Summary: Covers electronic library resources and learning in the digital age. Begins by outlining the changing 'information environment' in which librarians work. Then goes on to discuss: the development of e-learning and the impact this is having on the further and higher education sector; the changing role of the librarian in supporting online learning; the technical problems associated with connecting up library systems; the copyright and licensing of electronic resources in a digital environment; and, finally the book offers tips for librarians when becoming involved in such initiatives. The Author, Dr Jane Secker, is based at the London School of Economics. Contents: The changing information environment - proliferation of electronic resources, growth of Internet based subscription sources/electronic journals/full text services vs. bibliographic tools Learning in the digital age - definitions: e-learning, learning technology etc., background/history of e-learning initiatives: higher education and the commercial context, developments in e-learning in higher and further education: growth of managed learning environments/virtual learning environments, common features of commercial software products, distance learning vs.
on-campus The changing role of the information professional Practical problems/linking up systems - authentication/passwords, linking library catalogues to virtual learning environments, linking e-journals to virtual learning environments, linking Internet resources, importance of customising resources, metadata/XML Copyright and the licensing of digital resources - text - born digital versus print - digital, the copyright clearance process, digitisation services, multimedia resources, license agreements Tips for success and conclusions (a librarian's guide to tips for success when becoming involved in these types of initiatives) Case studies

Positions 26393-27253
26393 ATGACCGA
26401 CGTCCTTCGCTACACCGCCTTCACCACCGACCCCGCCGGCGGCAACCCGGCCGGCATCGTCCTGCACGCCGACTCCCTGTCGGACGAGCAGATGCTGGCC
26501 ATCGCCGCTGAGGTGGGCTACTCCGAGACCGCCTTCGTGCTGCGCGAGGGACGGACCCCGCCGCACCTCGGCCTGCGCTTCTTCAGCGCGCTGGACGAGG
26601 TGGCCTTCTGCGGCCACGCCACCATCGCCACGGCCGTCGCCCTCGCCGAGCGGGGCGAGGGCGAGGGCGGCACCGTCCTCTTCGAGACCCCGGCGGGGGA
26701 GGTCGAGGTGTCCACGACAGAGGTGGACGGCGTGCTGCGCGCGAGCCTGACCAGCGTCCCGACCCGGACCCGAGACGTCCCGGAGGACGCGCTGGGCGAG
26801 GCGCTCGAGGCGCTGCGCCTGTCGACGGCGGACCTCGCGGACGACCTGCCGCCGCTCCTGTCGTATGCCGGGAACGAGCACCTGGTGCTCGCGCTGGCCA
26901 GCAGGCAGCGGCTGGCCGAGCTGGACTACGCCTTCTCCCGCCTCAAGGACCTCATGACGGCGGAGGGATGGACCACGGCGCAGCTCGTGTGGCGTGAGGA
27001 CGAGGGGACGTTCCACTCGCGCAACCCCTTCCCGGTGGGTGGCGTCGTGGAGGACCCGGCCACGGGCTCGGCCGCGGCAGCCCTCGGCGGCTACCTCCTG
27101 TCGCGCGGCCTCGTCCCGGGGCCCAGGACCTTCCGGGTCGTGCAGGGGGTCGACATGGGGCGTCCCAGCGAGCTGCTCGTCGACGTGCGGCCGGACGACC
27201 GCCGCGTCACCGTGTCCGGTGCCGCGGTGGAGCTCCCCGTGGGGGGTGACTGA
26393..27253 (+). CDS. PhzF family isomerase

Dr Jane Secker is Learning Technology Librarian at the Centre for Learning Technology, based at the London School of Economics. She is Chair of the Heron User Group and Association of Information Professionals in the Social Sciences (ALISS). She is the Conference Officer for CILIP Information Literacy Group and a founder member of the Librarians' Information Literacy Annual Conference (LILAC).